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Callier Center for Communication Disorders

Discourse Studies in Aphasia and Normal Aging

Our lab conducts studies related to discourse of adult populations, including individuals with aphasia as well as the normal aging population.

The populations studied represent groups of African Americans, Hispanic Americans, Caucasian Americans, Filipino Americans and Asian Indian Americans.

Within these groups, special emphasis is placed on identifying cultural differences as revealed by the themes and structural features of language.

In aphasia discourse, studies document both preservations and disruptions of language. The primary focus of discourse is narrative stroke stories as a component of the field of narrative medicine concerned with improvement in doctor-patient communication.

Director Alumni
Location Publications
Projects    Research Participants
Funding Laboratory Meeting Dates
Current Students   


Dr. Hanna Ulatowska (curriculum vitae)
Callier Center for Communication Disorders
1966 Inwood Road
Dallas, TX 75235
(214) 905-3101 office

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Callier Center Dallas, A125

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Development of a nonstandardized discourse battery for healthy elderly and individuals with brain injuries

Cultural perspectives in the illness stories of elderly individuals from different ethnic groups

Stroke stories of Caucasian and African American individuals with aphasia

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School of Behavioral and Brain Sciences, Faculty Research Initiatives

Josephine Simonson Aphasia Grant

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Current Students

Tricia Olea-Santos
Rinki Varindani

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Dr. Belinda Reyes

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Ulatowska, H.K. & Kądzielawa, D. (In press). Legacy through language and photography of an Auschwitz survivor. In: Survivors of Nazi Persecution in Europe after the Second World War. Vallentine Mitchell Publishers. Middlesex, UK.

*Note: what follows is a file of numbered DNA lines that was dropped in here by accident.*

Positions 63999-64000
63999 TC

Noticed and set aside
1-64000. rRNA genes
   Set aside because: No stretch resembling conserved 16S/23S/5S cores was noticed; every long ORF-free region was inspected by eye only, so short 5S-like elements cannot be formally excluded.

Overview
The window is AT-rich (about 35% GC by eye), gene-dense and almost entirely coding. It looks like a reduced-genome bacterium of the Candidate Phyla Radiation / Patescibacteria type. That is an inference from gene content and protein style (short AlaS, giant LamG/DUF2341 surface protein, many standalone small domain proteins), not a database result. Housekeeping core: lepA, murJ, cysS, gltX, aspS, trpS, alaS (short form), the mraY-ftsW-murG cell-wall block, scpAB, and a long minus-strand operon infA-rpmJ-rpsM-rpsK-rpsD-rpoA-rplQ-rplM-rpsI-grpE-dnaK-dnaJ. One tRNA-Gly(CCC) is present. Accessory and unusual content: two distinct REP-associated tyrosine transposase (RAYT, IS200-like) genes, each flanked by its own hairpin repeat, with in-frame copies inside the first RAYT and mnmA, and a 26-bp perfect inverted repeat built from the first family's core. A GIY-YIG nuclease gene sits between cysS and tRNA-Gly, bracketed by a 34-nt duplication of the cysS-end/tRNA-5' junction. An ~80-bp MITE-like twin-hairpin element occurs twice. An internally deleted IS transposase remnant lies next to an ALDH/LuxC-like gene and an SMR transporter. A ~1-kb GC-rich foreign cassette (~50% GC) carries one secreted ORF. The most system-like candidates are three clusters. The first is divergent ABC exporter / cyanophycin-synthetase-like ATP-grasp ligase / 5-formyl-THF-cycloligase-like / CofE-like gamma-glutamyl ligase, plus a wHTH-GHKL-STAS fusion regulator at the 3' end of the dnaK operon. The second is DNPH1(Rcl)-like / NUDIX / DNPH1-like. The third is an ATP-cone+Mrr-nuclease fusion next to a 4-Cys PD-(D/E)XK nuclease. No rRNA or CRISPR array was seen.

Ulatowska, H.K. (In press). Portraits of Family: Survivors and Rescuers. Proceedings of the 2009 Legacy of the Holocaust. Jagiellonian University Press. Krakow.

Ulatowska, H.K., Reyes, B., Olea Santos, T., Worle, C. (In press). Stroke narratives in aphasia: The role of reported speech. Aphasiology.

Ulatowska, H.K. (2008). Symbolic Representation of Camp Experiences as Testimony of Artist Survivors of the Auschwitz-Birkenau Camp. In J.-D. Steinert & I. Weber-Newth (Eds.), Current International Research on Survivors of Nazi Persecution: Proceedings of the International Conference Beyond Camps and Forced Labour, London, 11 – 13 January 2006 (pp. 800-812). Hamburg, Germany: Körber-Stiftung.

Ulatowska, H.K. and Olness, G.S. (2007). ”Pragmatics and Discourse.” Seminars in Speech and Language, 148-157.

Armstrong, E. and Ulatowska, H.K. (2006). ”Stroke Stories: Conveying Emotive Experiences in Aphasia.” In M.J. Ball & J.S. Damico, Clinical Aphasiology: Future Directions.

Martin, J.S., Jerger, J.F., Ulatowska, H.K. and Mehta, J.A. (2006). ”Complementing behavioral with electrophysiological measures in diagnostic evaluation: A case study in two languages.”  Journal of Speech and Hearing Research, 49, 603-615.

Ulatowska, H.K., Sadowska, M. and Ka¸dzielawa, D. (2005). ”Out of darkness cometh light” [Światłość w ciemności świeci]. Pro Memoria, 2, 22,47-50.

Ulatowska, H.K., Olness, G.S. and Williams, L.J. (2004). ”Coherence of narratives in aphasia.”  Brain and Language, 91, 42-43.

Olness, G.S. and Ulatowska, H.K. (2004). [Review of the book Understanding Storytelling Among African American Children: A Journey from Africa to America]. Critical Inquiry in Language Studies, 1, 2.

Ulatowska, H. K., Olness, G. S., Samson, A.M., Keebler, M.W. and Goins, K. E. (2004). ”On the nature of personal narratives of high quality.” Advances in Speech Language Pathology, 6, 1, 3-14.

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Research Participants

Individuals with aphasia and elderly individuals are recruited to participate in studies. 

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Laboratory Meeting Dates

Announced each semester. Contact Dr. Ulatowska for times.

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